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Wednesday, 20 March 2013
Page: 2718

Mr KELVIN THOMSON (WillsParliamentary Secretary for Trade) (09:59): I move:

That this bill be now read a second time.

The Export Finance and Insurance Corporation Amendment (New Mandate and Other Measures) Bill 2013 implements the government's response to the 2012 Productivity Commission report on Australia's export credit arrangements.

When the government announced its formal response to the Productivity Commission's report back in January it emphasised that small and medium-sized enterprises will be the big winners following these reforms.

This bill will deliver for Australian small and medium-sized enterprises.

The response announced a number of changes to the operations of the Export Finance and Insurance Corporation (EFIC) that will help it to play an even more valuable role in the provision of export finance.

This bill will ensure that more of EFIC's resources are devoted to Australian small and medium-sized enterprises that face genuine barriers to accessing finance.

Supporting our small and medium-sized enterprises looking to expand their activities overseas will help demonstrate to the private sector that it is commercially viable to fund these exporters.

EFIC will also be given a limited expansion of its guarantee powers so that it can better support Australian businesses integrate into global value chains, particularly in the Asian region.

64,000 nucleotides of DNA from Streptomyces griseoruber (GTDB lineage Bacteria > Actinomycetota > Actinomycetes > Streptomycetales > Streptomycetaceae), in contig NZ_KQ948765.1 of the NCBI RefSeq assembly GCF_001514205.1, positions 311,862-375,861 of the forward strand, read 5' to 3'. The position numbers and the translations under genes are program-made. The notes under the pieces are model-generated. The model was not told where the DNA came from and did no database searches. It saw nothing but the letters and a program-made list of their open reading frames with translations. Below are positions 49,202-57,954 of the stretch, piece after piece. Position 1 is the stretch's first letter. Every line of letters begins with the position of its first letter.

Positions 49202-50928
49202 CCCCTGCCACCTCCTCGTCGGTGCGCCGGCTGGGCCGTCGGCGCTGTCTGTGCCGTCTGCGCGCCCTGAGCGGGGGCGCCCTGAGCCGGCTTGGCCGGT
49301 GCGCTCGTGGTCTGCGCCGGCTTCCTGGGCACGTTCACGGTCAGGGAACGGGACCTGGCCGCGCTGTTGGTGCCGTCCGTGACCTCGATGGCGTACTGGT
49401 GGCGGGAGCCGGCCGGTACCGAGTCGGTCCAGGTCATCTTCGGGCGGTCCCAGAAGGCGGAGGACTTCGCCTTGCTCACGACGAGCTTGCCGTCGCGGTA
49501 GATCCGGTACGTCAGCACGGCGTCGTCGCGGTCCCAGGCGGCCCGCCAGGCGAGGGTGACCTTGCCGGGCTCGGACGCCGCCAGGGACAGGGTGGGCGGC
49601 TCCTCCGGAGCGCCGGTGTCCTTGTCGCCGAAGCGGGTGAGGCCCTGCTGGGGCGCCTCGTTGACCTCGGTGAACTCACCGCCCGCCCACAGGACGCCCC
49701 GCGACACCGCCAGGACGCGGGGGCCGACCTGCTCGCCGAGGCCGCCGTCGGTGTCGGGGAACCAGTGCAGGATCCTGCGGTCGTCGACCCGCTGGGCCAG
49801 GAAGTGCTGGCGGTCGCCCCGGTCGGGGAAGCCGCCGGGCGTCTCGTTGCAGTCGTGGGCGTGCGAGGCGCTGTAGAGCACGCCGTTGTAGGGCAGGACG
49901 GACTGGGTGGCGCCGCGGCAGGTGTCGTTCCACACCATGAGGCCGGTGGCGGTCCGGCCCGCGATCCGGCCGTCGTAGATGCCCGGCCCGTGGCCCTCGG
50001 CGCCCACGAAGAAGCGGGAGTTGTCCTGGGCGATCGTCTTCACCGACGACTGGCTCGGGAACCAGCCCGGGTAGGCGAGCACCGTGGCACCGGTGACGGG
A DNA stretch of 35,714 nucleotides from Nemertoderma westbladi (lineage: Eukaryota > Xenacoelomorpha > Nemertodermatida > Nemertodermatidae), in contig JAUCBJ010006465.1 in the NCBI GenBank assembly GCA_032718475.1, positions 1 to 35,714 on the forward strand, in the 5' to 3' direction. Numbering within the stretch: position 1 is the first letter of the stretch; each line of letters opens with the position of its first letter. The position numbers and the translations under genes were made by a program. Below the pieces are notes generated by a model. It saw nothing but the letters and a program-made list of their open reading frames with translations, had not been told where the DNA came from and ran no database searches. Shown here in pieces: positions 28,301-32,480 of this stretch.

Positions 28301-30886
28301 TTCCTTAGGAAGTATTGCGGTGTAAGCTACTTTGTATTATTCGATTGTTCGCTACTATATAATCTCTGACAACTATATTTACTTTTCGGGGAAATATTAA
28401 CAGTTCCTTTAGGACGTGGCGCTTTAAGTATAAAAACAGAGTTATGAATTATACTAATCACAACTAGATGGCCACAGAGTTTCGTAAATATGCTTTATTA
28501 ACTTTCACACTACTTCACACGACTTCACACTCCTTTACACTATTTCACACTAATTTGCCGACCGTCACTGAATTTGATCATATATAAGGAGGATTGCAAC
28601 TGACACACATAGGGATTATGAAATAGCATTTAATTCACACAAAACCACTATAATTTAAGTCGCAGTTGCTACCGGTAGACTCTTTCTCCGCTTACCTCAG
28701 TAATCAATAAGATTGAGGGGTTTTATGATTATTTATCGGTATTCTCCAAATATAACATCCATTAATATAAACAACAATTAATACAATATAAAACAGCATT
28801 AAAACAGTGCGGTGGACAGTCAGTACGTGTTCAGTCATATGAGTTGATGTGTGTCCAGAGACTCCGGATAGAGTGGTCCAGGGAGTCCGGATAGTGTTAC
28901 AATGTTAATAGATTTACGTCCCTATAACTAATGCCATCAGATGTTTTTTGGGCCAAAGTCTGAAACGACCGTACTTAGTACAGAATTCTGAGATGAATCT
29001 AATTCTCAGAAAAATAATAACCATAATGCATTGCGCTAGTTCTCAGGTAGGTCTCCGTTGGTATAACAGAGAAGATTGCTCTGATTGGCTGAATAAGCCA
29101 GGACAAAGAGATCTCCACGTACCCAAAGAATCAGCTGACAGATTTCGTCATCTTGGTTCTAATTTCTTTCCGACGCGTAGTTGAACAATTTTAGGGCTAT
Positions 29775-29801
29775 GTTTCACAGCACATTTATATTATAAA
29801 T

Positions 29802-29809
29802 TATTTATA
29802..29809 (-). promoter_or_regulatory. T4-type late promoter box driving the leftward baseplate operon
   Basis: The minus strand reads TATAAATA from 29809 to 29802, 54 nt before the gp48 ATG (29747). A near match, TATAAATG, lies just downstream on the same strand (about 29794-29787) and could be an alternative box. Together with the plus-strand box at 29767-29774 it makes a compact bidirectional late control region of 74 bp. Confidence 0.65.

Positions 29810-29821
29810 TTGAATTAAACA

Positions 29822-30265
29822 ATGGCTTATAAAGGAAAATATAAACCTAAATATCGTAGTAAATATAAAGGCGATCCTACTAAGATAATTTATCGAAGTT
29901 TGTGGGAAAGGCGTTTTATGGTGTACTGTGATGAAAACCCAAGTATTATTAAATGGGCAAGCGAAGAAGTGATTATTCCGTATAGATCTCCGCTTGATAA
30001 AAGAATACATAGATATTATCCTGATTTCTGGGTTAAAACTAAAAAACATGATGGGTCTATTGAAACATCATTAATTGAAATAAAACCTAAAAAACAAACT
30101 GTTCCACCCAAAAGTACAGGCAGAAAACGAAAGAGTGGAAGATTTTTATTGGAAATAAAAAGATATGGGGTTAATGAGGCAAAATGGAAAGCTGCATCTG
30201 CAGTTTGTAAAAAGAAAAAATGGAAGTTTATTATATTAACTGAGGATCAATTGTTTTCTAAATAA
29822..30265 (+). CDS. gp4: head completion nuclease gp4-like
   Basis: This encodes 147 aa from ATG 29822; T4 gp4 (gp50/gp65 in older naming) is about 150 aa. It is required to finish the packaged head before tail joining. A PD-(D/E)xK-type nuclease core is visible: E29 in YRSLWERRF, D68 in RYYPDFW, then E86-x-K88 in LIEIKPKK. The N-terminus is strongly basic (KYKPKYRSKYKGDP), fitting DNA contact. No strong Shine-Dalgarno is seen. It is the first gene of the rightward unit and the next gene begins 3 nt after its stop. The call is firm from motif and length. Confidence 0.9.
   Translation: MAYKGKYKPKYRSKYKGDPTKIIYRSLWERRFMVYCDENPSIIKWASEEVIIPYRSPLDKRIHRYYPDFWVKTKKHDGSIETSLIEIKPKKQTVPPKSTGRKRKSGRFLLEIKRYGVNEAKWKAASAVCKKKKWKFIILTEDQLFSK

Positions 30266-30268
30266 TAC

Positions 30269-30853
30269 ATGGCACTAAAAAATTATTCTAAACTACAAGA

Increasing participation in regional value chains will result in increased specialisation and productivity as Australian businesses focus more on high-value-added activities.

The white paper on Australia in the Asian century recommended that EFIC's mandate be revised to ensure more of its resources are devoted to addressing market failures that impede Australian companies, particularly in emerging and frontier markets.

This bill helps deliver on our white paper objectives.

While the Productivity Commission report found that market failures are most likely to affect small and medium-sized enterprises with limited export experience, EFIC's new mandate will not preclude it from supporting larger firms where they too face market failures, particularly when doing business in emerging and frontier markets.

To ensure that EFIC does not have a competitive advantage over other businesses in the private sector, the government also accepted the Productivity Commission's recommendation that EFIC should be subjected to the government's competitive neutrality principles.

Consistent with the recommendations of the Productivity Commission and the 2003 Uhrig review, the bill will also remove the requirement to have a government member on EFIC's board of directors, increasing the board's independence from government.

In conclusion, the amendments in this bill will provide EFIC with a new mandate that reflects the changing international trading environment and resulting challenges for Australian exporters.

It will benefit Australian small- and medium-sized businesses in particular, recognising their increasing importance and prevalence in global and regional value chains.

Importantly, the bill will help us take a further step in delivering on our Asian century white paper objectives, improving support to Australian businesses so that they can take advantage of the changes and opportunities occurring in our region.

Debate adjourned.